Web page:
Sickle and buried, the skeletal remains of a female “vampire” discovered in Poland during an archaeological dig

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In a shocking discovery, Polish archaeologists unearthed the remains of a female ‘vampire’ in a cemetery. The announcement was made by the team of Polish researchers from the Institute of Archeology at Nicolaus Copernicus University in Toruń.

The body was discovered at the end of August during a burial excavation in the village of Pień near Ostromecko. According to researchers, the tomb dates back to the 17th century and had the skeleton of a young woman. Amazingly, the skeletal remains had a sickle (a sharp blade) on its neck and there was also a padlock on the toe of its left foot.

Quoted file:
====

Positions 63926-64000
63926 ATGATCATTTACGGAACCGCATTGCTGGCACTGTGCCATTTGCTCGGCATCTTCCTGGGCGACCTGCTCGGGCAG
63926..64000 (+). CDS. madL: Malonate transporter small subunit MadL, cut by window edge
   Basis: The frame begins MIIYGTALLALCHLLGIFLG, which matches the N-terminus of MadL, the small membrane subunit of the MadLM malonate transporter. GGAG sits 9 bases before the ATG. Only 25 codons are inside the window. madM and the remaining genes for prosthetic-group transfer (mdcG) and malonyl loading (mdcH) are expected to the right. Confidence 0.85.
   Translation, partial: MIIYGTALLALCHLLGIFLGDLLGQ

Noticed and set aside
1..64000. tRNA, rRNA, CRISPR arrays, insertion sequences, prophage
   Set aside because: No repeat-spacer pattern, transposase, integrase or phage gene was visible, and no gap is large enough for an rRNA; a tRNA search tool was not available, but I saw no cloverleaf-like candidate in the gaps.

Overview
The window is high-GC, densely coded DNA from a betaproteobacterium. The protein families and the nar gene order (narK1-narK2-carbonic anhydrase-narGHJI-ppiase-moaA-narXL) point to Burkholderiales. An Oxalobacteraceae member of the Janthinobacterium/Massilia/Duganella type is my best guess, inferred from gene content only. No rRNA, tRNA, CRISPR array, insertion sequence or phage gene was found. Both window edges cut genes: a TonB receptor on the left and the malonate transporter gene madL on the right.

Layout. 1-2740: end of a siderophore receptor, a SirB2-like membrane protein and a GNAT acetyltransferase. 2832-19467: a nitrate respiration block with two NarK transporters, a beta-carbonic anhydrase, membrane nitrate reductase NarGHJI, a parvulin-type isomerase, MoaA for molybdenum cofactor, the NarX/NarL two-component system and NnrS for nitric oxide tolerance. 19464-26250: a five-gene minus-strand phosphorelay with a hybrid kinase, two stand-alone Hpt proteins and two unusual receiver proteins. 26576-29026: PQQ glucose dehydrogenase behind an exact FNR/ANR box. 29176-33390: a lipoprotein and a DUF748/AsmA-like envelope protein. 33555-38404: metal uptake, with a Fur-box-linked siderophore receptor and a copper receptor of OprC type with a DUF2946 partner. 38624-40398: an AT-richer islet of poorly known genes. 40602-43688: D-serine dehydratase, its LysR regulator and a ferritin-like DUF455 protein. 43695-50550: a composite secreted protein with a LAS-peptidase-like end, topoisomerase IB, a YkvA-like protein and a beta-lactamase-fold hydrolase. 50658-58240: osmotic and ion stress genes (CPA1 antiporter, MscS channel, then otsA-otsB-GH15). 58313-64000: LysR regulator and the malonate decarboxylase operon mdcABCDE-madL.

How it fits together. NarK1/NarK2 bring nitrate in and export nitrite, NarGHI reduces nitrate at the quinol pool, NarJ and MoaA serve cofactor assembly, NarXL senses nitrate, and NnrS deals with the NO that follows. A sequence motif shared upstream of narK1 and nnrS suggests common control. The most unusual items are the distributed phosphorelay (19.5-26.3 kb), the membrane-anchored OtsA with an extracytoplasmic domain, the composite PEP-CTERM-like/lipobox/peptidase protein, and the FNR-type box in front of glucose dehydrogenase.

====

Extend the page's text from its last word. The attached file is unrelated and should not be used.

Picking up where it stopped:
The researchers released a statement which read: “It can be assumed that for some reason those who buried the woman were afraid that she would rise from the grave. Perhaps they were afraid that she was a vampire.”

People say the sickle would have decapitated the “so-called” bloodsucker and the padlock was to keep him from coming back. For those who have dealt with such monsters, know that these are some of the most popular tricks for a vampire. Also, the way the remains are found is quite similar to anti-vampire burial methods. Such tombs were discovered earlier in parts of Eastern Europe.

Professor Dariusz Poliński, who led the research, said: “Ways of protecting against the return of the dead are to cut off the head or legs, to place the deceased face down to bite into the ground, to burn it and break it with a stone. ”

He added: “The sickle was not laid flat but placed on the neck in such a way that if the deceased had tried to stand up, the head would probably have been severed or injured.”

This is clearly a unique find in the vampire world.


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